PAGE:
South Korea, officially called The Republic of Korea, is an independent state in East Asia, covering the southern part of the Korean Peninsula. The country is fenced in by the Yellow Sea and the Sea of Japan, the closest neighbouring countries are North Korea, China, Taiwan and Japan. With an overall population of over 50 million, the capital Seoul- a vibrant city, second largest in the world, is home to almost 20 million people.
Like all Asian countries, South Korea is a nation of contrast, having a mix of Oriental traditions and modern technology, a leader notably in biotechnology industry innovations. The government’s continuous investments and growth in this field has led to South Korea become known as one of the ‘Asian Tiger’ economies, alongside Hong Kong, Singapore and Taiwan. A developed country with a high-income economy and with the most industrialized member country of the OECD, South Korea is renowned for its global position in telecommunications, automobile and robotics industries. Investments in education and research have also played an important role in the country’s becoming the world’s 13th largest economy and the third largest economy within Asia.
Although influenced by other cultures, like Chinese and Japanese, South Korea has maintained its distinctive language, culture and customs. According to Korean culture, education is the key to success in life. The country has a literacy rate of near 100%, one of the highest levels of education anywhere. Fundamental values centre on family and the religion of the majority is based on Confucianism or Buddhism, reflecting Korean lifestyle, culture and arts.
South Korea is a democratic state, divided into three branches: executive, judicial, and legislative. The president is the head of state, elected for a single five-year term in office by popular vote and the prime minister is the head of government.
Around seventy percent of the country is mountainous, with mountain views even in the most crowded cities.
Over the past years, South Korea has become a more convenient and interesting option for international students. The country has lower costs regarding tuition and living expenses compared to English speaking countries. The government of South Korea does not impose additional fees to foreign students and is in fact offering these students many scholarship programmes. Among advantages, universities here support students with housing, they are legally allowed to have part-time jobs and there are great employment after graduation opportunities.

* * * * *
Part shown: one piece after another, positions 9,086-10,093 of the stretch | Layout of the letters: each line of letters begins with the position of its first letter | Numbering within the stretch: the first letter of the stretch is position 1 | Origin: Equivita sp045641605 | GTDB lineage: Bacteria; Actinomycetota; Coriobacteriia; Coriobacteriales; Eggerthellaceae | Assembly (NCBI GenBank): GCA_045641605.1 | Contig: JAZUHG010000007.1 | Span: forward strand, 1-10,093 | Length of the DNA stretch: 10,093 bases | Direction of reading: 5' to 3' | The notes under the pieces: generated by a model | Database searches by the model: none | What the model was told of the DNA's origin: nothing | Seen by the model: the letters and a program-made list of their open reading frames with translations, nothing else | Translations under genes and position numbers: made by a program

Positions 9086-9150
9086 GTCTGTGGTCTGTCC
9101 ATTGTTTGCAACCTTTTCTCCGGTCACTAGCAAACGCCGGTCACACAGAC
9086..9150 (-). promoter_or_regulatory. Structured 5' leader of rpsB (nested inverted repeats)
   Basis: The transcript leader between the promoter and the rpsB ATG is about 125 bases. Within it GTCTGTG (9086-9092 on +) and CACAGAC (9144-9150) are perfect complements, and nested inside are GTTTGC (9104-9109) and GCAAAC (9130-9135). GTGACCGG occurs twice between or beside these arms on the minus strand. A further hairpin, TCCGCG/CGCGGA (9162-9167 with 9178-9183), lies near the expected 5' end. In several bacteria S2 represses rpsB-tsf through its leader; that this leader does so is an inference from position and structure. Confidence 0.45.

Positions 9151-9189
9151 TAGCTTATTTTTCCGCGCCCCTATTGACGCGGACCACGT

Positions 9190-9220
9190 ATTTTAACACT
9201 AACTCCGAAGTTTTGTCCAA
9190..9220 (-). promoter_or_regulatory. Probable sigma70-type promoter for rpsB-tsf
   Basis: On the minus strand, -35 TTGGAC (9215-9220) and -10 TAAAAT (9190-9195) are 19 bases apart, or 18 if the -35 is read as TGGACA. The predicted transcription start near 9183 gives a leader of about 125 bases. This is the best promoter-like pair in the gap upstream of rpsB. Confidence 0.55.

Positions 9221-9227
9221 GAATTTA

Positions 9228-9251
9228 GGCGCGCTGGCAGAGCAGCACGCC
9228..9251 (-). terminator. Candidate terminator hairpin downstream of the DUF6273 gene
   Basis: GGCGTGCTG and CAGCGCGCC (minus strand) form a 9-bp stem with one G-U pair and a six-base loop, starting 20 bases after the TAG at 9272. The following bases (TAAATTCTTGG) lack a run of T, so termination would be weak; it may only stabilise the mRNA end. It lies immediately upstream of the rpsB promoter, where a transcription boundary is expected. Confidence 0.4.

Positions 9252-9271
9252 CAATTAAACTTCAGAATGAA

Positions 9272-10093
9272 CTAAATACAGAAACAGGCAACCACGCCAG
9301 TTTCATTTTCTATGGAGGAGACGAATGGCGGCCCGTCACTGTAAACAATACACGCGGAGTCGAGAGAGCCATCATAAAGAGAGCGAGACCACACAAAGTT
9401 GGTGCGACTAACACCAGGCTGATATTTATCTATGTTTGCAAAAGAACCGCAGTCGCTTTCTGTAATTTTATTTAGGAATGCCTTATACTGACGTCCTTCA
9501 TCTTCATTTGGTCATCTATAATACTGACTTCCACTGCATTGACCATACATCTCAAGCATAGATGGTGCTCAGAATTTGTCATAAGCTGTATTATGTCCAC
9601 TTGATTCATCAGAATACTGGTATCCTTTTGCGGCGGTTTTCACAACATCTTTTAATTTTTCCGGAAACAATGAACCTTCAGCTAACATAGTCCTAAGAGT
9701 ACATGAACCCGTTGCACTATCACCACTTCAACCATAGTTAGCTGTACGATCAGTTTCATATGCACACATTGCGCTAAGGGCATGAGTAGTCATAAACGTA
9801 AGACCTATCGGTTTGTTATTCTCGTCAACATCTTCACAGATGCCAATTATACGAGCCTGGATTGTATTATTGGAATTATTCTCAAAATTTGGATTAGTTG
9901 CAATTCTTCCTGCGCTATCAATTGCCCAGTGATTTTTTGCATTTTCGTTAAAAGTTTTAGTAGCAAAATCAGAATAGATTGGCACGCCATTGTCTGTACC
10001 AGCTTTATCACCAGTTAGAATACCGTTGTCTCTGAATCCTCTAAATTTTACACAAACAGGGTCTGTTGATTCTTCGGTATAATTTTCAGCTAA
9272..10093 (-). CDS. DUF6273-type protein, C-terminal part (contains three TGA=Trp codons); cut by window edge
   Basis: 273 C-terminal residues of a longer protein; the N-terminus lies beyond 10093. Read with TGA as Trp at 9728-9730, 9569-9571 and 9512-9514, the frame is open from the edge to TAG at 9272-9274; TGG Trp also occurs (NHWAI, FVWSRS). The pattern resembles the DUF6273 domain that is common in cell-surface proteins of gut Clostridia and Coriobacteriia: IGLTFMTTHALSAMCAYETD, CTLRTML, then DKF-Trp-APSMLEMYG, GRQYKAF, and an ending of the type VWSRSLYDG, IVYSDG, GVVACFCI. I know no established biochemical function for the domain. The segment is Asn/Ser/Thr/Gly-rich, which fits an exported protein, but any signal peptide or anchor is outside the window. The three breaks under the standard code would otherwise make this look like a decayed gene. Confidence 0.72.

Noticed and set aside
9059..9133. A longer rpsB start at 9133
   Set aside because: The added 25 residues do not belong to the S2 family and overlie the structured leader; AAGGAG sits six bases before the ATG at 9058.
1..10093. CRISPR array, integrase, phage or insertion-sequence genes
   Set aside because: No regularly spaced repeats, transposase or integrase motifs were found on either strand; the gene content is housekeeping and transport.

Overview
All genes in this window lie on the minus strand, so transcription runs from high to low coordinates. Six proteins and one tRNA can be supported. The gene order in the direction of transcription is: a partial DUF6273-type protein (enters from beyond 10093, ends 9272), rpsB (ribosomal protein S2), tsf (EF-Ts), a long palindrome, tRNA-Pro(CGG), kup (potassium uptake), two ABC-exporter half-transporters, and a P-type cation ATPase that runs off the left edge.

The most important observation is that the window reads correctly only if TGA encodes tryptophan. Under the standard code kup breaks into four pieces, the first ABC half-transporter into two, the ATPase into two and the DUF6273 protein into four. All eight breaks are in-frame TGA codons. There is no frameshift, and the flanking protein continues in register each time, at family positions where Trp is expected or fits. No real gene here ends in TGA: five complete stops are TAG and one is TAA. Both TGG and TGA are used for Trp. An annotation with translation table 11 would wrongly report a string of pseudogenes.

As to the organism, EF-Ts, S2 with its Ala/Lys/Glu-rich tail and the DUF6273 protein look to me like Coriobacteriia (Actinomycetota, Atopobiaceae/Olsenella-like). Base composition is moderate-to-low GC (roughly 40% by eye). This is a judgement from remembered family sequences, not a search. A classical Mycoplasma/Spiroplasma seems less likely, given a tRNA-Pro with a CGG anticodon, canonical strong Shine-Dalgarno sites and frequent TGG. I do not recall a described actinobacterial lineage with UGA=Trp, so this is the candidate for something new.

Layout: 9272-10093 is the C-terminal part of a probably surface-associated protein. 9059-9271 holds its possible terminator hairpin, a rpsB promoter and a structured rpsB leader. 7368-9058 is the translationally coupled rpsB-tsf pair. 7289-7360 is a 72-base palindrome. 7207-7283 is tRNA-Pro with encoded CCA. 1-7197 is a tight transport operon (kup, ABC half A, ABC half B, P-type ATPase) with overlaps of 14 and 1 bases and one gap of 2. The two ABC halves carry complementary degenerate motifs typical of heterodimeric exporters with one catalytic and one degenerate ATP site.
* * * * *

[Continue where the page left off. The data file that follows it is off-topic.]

There are currently over 350 institutions of higher education operating in South Korea with an enrolment of just under 3.3 million students. There are six different types of institution at the higher education level: colleges and universities, industrial universities, universities of education, junior colleges, broadcast and correspondence universities and technical colleges.
Undergraduate programmes normally last four years, except for medicine and dentistry which last six years. The academic year starts in March, but many universities admit new international students twice a year, in March and September.
South Korea is a leader in IT and robotics expertise, making this nation a great place for international students with an interest in technology to study. Other popular areas of study include: business administration, agriculture and life sciences, international trade, engineering, communications, computer science and electronics systems.
According to the policy of each university, applicants may be required to undertake examinations, interviews or performance test. International students who wish to study programmes taught in Korean, TOPIK (Test of Proficiency in Korean) or KLPT (Korean Language Proficiency Test) are generally used with a score of Level 3 or above accepted.
The following documents are examined as admission criteria:
·Other than the required document, any additional document(s) of language proficiency may be submitted as a supplementary material.
Main language of instruction is Korean, but most international students in South Korea take courses offered in English.
Many universities offer courses in different subject areas and majors in English, with some institutions offering nearly a third of their courses in the language. English-language courses are more common at graduate level.
Students who plan to stay longer than 90 days are required to get a student visa for South Korea. A visa is not required for participating in a short-term study abroad programme and for staying in the country for less than 90 days. Passport must be valid for at least 6 months after the expected departure date from South Korea. Apply for your student visa through the Korean consulate with jurisdiction over your permanent state of residence.
Documents to be submitted for student visa:
For more information, visit South Korea Ministry of Foreign Affairs